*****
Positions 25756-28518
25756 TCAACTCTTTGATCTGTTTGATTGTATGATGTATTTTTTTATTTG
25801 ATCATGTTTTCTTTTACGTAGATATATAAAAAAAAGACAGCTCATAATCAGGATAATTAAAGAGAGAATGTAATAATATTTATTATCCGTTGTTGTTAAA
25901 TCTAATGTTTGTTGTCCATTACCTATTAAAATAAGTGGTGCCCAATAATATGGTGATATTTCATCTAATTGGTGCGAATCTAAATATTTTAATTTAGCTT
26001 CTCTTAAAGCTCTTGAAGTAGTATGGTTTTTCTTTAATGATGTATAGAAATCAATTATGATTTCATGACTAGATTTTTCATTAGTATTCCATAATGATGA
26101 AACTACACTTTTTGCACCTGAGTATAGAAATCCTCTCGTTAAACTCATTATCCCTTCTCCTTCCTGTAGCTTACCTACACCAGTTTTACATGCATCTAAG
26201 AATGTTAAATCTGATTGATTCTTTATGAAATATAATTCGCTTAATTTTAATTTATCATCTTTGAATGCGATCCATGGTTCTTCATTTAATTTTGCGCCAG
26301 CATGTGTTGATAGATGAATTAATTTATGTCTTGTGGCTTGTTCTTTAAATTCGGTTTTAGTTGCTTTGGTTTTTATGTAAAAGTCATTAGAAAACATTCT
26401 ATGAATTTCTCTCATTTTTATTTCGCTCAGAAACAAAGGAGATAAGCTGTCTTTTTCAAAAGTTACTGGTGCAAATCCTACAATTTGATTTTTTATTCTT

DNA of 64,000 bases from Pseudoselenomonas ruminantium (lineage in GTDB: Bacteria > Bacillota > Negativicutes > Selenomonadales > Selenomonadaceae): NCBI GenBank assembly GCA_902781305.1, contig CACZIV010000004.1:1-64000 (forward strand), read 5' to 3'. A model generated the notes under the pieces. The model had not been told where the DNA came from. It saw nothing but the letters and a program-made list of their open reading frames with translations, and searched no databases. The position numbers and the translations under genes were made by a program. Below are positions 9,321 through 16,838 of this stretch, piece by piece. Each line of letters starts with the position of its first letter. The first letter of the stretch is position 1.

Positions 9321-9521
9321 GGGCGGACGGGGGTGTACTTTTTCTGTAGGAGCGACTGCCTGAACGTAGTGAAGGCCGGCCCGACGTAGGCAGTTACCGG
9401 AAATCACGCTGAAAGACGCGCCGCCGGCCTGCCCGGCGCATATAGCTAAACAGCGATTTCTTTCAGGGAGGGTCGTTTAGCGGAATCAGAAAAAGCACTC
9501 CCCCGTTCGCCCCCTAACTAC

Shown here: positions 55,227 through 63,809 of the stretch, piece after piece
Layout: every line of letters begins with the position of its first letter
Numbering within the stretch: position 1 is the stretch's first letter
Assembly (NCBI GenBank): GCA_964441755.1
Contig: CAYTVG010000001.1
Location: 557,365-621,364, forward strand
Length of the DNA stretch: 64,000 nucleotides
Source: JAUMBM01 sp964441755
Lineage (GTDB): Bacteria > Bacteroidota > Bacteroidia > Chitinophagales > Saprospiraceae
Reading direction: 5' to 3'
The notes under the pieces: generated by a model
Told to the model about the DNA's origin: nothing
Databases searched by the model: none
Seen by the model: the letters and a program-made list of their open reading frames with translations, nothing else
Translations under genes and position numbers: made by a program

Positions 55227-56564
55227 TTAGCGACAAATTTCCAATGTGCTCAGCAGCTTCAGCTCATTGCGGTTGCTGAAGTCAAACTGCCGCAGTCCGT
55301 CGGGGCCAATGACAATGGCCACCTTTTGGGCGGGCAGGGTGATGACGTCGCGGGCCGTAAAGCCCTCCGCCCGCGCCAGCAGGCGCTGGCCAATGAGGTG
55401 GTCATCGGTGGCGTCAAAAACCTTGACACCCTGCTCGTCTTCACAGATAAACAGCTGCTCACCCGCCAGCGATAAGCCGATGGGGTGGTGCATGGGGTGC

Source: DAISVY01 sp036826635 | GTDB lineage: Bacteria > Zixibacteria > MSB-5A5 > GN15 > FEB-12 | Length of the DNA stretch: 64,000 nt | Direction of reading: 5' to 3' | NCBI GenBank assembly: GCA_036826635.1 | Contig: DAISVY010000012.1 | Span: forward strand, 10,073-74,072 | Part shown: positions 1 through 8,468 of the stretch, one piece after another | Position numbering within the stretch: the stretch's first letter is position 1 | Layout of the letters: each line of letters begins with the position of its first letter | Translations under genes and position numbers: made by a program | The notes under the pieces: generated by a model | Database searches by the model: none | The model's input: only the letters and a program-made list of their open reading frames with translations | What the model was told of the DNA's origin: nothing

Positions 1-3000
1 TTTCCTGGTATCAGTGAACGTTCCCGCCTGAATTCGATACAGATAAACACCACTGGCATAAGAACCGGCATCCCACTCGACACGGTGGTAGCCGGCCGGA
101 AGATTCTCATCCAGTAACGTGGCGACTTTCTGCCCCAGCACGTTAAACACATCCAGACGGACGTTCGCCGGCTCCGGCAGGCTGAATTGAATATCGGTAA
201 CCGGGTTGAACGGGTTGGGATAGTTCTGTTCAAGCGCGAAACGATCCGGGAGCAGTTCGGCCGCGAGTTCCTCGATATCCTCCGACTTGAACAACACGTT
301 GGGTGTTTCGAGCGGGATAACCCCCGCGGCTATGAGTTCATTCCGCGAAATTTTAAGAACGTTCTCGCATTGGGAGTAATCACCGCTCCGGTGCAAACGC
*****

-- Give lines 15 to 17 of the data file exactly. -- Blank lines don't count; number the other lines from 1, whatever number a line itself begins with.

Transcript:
Shown here: positions 55,227 through 63,809 of the stretch, piece after piece
Layout: every line of letters begins with the position of its first letter
Numbering within the stretch: position 1 is the stretch's first letter